Chinese Communist "princeling" Bo Xilai, expected by many to take a key leadership position in the leadership transition of 2012, was expelled from the Communist Party in September after a career that saw him as Mayor of Dalian City, Minister of Commerce and Party Chief of the Chongqing municipality. His wife Gu Kailai received a suspended death sentence in August 2012 for murdering British business partner Neil Heywood.
Bo Xilai's trial shows greed, machinations of China’s elite
Greed, machinations and betrayal in one of China’s elite families were on display Friday when prosecutors in the corruption trial of disgraced politician Bo Xilai released testimony from his wife on a businessman’s gifts to the family that included a French villa and plane tickets to three continents.
Bo retorted that his wife, Gu Kailai, was “crazy” and a convicted killer, disputing the prosecution’s contention that the gifts amounted to bribes — or that he even knew about them — and denying he had provided any political favors in exchange for them.
“Bogu Kailai has changed, she’s crazy and she’s always making things up,” Bo told the Jinan Intermediate People’s Court on the second day of the unexpectedly drawn-out trial, using the name with which authorities have referred to her.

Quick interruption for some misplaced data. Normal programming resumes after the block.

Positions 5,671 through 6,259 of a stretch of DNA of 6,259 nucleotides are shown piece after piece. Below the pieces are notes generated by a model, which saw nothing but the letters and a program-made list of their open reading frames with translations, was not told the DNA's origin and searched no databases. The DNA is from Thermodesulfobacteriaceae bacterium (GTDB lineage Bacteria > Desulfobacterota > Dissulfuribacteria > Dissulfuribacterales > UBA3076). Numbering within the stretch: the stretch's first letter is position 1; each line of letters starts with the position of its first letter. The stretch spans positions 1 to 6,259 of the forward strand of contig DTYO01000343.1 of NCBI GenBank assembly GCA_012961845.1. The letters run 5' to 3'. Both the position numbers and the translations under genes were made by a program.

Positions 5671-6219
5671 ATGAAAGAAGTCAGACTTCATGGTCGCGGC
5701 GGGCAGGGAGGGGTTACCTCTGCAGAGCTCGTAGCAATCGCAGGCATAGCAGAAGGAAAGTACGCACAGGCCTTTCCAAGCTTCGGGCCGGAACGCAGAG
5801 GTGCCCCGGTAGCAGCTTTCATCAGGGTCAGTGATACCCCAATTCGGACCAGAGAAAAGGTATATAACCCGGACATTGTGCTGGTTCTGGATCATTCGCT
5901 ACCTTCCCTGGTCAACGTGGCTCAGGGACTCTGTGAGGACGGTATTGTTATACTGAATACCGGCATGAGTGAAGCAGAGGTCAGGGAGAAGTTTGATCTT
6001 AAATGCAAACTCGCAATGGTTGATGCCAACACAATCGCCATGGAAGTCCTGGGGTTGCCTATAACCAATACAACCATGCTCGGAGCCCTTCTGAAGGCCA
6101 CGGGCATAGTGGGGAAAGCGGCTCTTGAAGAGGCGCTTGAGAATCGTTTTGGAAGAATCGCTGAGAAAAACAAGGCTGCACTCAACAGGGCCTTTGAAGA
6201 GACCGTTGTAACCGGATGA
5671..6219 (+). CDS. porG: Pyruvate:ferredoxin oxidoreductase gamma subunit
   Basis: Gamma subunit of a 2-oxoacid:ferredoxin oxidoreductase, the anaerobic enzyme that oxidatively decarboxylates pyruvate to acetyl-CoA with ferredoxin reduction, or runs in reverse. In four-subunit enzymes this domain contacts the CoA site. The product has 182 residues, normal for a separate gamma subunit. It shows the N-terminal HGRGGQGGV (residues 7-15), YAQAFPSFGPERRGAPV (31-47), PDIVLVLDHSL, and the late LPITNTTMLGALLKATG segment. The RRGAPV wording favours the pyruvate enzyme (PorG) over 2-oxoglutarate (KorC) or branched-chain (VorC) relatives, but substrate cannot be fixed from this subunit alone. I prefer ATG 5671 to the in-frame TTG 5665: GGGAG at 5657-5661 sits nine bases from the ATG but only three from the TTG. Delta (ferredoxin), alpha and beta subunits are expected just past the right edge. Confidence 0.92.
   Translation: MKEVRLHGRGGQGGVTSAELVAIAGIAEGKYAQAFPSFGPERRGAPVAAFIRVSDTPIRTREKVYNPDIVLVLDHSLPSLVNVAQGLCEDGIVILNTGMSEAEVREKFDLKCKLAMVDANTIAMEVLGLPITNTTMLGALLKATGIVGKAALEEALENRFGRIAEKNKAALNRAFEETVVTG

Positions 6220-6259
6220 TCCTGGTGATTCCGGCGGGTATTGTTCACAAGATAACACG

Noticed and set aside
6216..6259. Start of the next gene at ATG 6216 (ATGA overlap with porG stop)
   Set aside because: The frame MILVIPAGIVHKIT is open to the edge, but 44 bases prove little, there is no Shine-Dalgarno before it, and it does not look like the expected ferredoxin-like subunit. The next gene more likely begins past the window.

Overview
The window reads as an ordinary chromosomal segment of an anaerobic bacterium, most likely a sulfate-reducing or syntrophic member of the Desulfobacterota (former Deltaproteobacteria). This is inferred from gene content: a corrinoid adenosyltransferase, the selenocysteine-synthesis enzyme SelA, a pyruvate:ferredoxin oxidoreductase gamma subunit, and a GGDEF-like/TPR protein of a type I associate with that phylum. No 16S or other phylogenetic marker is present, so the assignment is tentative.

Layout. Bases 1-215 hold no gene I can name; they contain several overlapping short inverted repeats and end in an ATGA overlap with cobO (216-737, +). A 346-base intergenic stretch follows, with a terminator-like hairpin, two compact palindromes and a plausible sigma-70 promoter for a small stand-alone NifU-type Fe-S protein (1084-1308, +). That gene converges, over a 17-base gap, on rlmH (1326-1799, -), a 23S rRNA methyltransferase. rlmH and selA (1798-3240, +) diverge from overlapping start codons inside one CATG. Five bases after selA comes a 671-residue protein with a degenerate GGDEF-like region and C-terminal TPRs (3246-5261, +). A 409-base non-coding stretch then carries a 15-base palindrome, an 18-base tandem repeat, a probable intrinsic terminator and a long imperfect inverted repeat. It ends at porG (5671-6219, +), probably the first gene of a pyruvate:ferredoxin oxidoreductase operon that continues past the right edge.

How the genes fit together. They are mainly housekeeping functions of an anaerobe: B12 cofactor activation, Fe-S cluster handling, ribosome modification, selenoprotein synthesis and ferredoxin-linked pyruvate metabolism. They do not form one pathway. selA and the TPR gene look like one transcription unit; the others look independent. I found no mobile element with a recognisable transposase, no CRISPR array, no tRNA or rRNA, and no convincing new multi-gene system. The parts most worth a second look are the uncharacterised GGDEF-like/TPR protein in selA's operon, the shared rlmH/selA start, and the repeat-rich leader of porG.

“Under conditions where her mental state is abnormal, the investigators put her under immense pressure to expose me,” Bo said.
The lurid details have a serious political side, with the ruling Communist Party using the trial against Bo, a former Politburo member and party leader of the megacity of Chongqing, to cap a messy political scandal unleashed by suspicions that his wife killed a British businessman.
That scandal led to Bo’s political ouster, cemented by criminal charges of interfering with the murder investigation and netting US $4.3 million through corruption. The trial is widely believed to have a predetermined outcome — conviction — but Bo has mounted an unexpectedly spirited defense.
The proceedings are lasting longer than other recent high-profile trials, including the August 2012 conviction of Gu in the murder of a British businessman and the corruption conviction in June of a former railways minister. In those cases, the defendants pleaded guilty in daylong proceedings and scant details were released.